Objective Multiple sclerosis (MS) is a chronic, neurodegenerative autoimmune disorder affecting the central nervous system. Relapsing–remitting MS (RRMS) is the most common clinical form of MS and affects ∼85% of cases at onset. Highly active (HA) and rapidly evolving severe (RES) RRMS are 2 forms of RRMS amenable to disease-modifying therapies (DMT). This study explored the efficacy of fingolimod relative to other DMTs for the treatment of HA and RES RRMS.
Methods A systematic literature review (SLR) was conducted to identify published randomised controlled trials in HA and RES RRMS. Identified evidence was vetted, and a Bayesian network meta-analysis (NMA) was performed to evaluate the relative efficacy of fingolimod versus dimethyl fumarate (DMF) in HA RRMS and versus natalizumab in RES RRMS.
Results For HA RRMS, the SLR identified 2 studies with relevant patient subgroup data: 1 comparing fingolimod with placebo and the other comparing DMF with placebo. 3 studies were found for RES RRMS: 1 comparing fingolimod with placebo and 2 studies comparing natalizumab with placebo. NMA results in the HA population showed a favourable numerical trend of fingolimod versus DMF assessed for annualised relapse rate (ARR) and 3-month confirmed disability progression. For the RES population, the results identified an increase of ARR and 3-month confirmed disability progression for fingolimod versus natalizumab (not statistically significant). Sparse study data and the consequently high uncertainty around the estimates restricted our ability to demonstrate statistical significance in the studied subgroups.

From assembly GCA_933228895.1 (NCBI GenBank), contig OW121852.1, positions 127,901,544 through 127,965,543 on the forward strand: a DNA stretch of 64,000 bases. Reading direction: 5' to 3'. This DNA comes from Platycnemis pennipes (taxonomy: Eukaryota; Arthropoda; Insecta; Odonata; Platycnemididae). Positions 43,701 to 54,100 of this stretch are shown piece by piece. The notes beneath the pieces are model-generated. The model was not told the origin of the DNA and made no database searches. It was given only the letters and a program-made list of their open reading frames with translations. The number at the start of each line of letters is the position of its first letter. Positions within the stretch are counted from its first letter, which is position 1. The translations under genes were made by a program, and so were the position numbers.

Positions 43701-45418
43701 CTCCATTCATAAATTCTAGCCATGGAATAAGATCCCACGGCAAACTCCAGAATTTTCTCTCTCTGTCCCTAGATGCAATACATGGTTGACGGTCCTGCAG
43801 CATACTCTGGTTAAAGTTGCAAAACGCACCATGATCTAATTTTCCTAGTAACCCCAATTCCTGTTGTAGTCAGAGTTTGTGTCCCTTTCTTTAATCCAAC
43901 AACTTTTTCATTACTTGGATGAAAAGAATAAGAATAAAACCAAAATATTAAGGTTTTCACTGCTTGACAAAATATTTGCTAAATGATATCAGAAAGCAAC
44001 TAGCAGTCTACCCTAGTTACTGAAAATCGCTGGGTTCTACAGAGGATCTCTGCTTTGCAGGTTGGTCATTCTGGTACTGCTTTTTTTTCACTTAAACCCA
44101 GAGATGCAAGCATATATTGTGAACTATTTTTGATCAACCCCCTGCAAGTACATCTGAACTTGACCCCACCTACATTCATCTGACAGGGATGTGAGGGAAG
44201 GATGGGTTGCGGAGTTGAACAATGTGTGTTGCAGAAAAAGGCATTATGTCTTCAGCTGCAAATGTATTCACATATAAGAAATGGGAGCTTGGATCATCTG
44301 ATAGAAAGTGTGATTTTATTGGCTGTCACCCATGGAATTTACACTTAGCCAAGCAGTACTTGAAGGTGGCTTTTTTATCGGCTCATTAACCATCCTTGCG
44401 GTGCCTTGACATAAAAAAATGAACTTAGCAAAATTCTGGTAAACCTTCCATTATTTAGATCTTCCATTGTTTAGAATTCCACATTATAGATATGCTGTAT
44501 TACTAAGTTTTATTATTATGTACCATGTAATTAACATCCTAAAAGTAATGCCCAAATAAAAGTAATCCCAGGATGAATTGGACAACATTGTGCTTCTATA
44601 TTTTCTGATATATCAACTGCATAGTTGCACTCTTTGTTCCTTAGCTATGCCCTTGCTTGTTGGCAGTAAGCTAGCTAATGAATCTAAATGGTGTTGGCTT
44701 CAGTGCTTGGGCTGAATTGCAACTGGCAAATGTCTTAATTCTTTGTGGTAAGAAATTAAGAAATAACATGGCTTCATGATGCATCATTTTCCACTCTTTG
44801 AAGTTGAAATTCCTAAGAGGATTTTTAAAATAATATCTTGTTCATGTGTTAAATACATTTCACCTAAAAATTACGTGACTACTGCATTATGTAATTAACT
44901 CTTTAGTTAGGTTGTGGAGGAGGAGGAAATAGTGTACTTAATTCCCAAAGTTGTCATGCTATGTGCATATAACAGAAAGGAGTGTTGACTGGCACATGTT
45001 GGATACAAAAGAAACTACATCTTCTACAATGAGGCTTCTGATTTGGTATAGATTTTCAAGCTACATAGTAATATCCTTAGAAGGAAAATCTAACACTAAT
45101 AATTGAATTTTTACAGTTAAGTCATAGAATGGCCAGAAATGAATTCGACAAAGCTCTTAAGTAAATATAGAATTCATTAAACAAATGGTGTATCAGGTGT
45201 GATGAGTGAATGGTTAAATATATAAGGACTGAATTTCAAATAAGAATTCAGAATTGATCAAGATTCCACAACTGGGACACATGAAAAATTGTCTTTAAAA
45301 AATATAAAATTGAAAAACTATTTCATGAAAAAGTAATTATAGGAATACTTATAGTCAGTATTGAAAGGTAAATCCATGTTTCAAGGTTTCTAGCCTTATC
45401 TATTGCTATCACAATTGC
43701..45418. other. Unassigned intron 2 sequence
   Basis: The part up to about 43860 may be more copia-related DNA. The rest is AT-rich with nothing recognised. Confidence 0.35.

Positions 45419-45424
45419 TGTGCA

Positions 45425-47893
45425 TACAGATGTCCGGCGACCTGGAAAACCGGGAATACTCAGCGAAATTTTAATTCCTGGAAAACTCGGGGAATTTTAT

Conclusions Data limitations are apparent when conducting an informative indirect comparison for the HA and RES RRMS subgroups as the subgroups analyses were retrospective analyses of studies powered to indicate differences across entire study populations. Comparisons across treatments in HA or RES RRMS will be associated with high levels of uncertainty until new data are collected for these subgroups.
- Dimethyl fumarate
- Network meta-analysis
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Contributors The study design and protocol were developed by ZF, JJ and MB in collaboration with FA and NA. ZF, JJ, MB, FA and NA collected the data and conducted the SLR. EH and KP performed the feasibility study and the network meta-analysis. The manuscript was written by EH, KP, JJ, MB and NA. All authors have been involved in reviewing the study outcomes and have approved the final version of the manuscript.
Funding The study and manuscript were funded by Novartis.
Competing interests FA and NA are employees of Novartis. EH, KP, ZF, JJ and MB are employees of Mapi, and served as paid consultants to Novartis to conduct the systematic literature review and preparation of this manuscript. All authors have been involved in the review of the systematic literature review, the model results and the manuscript.
Patient consent Obtained.
Provenance and peer review Not commissioned; externally peer reviewed.
Data sharing statement No additional data are available.
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